English sparkling wines are pushing Champagne off its pedestal
Climate change and newcomers such as Digby Fine English have transformed the quality of the upstart winemaking industry’s bubblies
English sparkling wine is now a serious industry player. In 2015, more than five million bottles of sparkling and still wines were produced in the country.
Land under vine has doubled in the past 10 years, with more than 500 commercial vineyards and 133 wineries. Sparkling wine represents 70 per cent of wine production in England.
In the past, English wine was considered a novelty. Perceptions have changed, however, and sparkling wine is now exported to 27 countries, including France, the home of champagne.
The best vineyards are in the southern counties – Kent, Sussex, Hampshire, Dorset and Cornwall – and the quality of English sparkling wine has improved with climate change. Warmer weather conditions have favoured grape ripening and tamed acidity. In a blind tasting competition held in Paris by Britain’s Wine and Spirit Trade Association, English sparkling wine ranked better than champagne.
Digby wines are inspired by (and named after) Sir Kenelm Digby, the 17th-century philosopher, theologian, writer and inventor. His biographer, Joe Moshenska, wrote, “This talented figure was also a trailblazing cook, who nagged royals for their family recipes, published the first Chinese recipe in England and invented the modern-day wine bottle.”
In 1640, Digby experimented with making artificial gems from glass. In the process, he developed a style of wine bottle that was “sturdy and globular”, which meant it was less prone to breakage, facilitating easier transport.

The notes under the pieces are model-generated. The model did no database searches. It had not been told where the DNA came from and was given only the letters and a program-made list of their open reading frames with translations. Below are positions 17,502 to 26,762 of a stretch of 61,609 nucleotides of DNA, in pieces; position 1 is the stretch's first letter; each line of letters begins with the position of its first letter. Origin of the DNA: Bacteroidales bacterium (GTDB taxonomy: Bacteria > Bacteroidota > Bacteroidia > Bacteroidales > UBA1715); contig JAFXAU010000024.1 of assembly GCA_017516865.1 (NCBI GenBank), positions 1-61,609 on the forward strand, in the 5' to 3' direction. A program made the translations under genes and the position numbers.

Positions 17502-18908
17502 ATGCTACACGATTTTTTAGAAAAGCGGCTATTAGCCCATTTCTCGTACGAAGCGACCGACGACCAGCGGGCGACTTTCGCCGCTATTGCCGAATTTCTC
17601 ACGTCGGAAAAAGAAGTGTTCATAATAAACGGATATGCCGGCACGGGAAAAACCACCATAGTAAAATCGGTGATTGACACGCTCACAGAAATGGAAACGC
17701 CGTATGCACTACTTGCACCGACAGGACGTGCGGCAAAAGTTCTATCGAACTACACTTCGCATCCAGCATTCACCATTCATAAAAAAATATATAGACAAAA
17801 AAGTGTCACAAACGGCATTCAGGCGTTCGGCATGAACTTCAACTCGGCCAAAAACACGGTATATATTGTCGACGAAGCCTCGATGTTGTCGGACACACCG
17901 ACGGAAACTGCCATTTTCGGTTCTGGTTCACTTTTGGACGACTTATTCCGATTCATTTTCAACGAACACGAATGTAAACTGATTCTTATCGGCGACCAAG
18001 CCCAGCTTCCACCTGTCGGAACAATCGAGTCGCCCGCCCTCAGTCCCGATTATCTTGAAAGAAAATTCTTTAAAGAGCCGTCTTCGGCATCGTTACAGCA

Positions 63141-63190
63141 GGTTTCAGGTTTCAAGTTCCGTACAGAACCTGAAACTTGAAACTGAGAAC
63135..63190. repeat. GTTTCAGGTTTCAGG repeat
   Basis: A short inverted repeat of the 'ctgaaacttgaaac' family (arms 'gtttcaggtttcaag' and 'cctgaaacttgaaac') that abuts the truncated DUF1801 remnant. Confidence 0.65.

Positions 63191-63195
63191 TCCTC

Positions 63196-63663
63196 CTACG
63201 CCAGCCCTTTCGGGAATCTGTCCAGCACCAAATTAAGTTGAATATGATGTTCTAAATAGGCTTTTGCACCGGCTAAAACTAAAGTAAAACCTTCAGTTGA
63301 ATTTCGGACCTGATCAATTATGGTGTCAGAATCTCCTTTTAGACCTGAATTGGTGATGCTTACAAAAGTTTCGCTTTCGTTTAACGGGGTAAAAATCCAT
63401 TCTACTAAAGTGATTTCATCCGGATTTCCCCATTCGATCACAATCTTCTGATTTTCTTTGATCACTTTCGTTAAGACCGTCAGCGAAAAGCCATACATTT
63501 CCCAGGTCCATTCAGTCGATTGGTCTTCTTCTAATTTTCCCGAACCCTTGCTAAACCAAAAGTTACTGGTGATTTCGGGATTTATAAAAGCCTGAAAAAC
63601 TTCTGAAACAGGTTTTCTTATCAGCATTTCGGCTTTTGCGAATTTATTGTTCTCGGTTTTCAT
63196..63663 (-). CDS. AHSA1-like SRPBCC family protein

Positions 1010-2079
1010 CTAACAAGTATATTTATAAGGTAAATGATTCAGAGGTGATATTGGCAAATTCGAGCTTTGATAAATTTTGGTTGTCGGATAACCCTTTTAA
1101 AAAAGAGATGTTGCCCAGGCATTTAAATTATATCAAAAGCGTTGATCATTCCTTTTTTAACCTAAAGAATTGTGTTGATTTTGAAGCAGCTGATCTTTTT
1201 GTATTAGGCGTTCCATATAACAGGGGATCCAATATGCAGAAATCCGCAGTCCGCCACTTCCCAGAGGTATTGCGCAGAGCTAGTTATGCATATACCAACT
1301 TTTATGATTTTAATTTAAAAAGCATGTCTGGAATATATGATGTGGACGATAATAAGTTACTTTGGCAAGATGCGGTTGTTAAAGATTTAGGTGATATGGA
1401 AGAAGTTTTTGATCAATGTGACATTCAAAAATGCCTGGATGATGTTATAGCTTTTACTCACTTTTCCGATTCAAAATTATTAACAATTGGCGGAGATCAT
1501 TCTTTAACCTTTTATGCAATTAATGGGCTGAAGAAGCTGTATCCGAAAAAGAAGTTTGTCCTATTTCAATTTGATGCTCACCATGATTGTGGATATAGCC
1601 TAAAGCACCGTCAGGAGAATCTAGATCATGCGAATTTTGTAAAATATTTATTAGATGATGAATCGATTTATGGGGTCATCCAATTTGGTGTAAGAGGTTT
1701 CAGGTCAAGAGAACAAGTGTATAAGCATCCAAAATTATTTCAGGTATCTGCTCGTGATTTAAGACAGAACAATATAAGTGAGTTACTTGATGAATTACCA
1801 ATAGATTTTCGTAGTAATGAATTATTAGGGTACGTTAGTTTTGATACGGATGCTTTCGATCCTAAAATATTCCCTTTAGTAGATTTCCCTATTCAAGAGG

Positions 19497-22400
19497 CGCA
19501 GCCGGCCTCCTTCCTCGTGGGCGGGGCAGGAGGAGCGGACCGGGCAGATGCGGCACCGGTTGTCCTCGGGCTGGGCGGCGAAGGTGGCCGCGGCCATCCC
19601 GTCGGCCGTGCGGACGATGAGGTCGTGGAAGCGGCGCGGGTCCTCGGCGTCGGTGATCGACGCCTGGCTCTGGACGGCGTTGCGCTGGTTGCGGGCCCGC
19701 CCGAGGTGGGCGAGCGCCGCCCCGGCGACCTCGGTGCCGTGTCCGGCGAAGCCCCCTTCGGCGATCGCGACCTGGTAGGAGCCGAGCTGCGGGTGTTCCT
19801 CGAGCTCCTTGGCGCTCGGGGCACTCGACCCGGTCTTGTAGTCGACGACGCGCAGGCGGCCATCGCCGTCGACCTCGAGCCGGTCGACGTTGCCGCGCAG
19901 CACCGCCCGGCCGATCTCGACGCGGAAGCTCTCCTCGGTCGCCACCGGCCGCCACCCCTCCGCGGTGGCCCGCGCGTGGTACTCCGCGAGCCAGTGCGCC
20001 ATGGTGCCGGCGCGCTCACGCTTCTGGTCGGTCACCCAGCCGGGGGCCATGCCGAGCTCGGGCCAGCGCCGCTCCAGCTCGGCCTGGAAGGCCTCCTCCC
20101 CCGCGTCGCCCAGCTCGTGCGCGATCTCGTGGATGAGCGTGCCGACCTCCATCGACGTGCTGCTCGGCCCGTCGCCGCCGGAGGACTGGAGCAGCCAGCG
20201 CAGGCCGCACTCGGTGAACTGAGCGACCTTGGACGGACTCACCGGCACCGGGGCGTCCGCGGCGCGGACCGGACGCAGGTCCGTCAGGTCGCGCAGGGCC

Digby Fine English is a négociant and sources its grapes from vineyards in Kent, Sussex and Hampshire. The wines are made with traditional methods. Vintage wines are kept on the lees for an average of three years.
Leander Pink is the official sparkling wine for the oldest rowing club in the world. Founded in 1818, the Leander Club’s members have won more medals than any other single-sport club in the world.
A blend of 50 per cent pinot noir, 35 per cent chardonnay and 15 per cent pinot meunier.
Ripe red fruit with strawberry and raspberry notes. Fruity and round on the palate with intense strawberries. An approachable, easy-going sparkling wine. HK$248
Digby 2009 Rosé Brut
Made from 80 per cent pinot noir and 20 per cent chardonnay.
Digby 2010 Reserve Brut
A blend of 65 per cent chardonnay, 17.5 per cent pinot noir and 17.5 per cent pinot meunier.
Pear, apple, citrus, some biscuit notes. Medium body with refreshing acidity. Elegant, balanced with good fruit intensity. Long finish. HK$328
The wines are available from Armit Wines HK (Email: [email protected])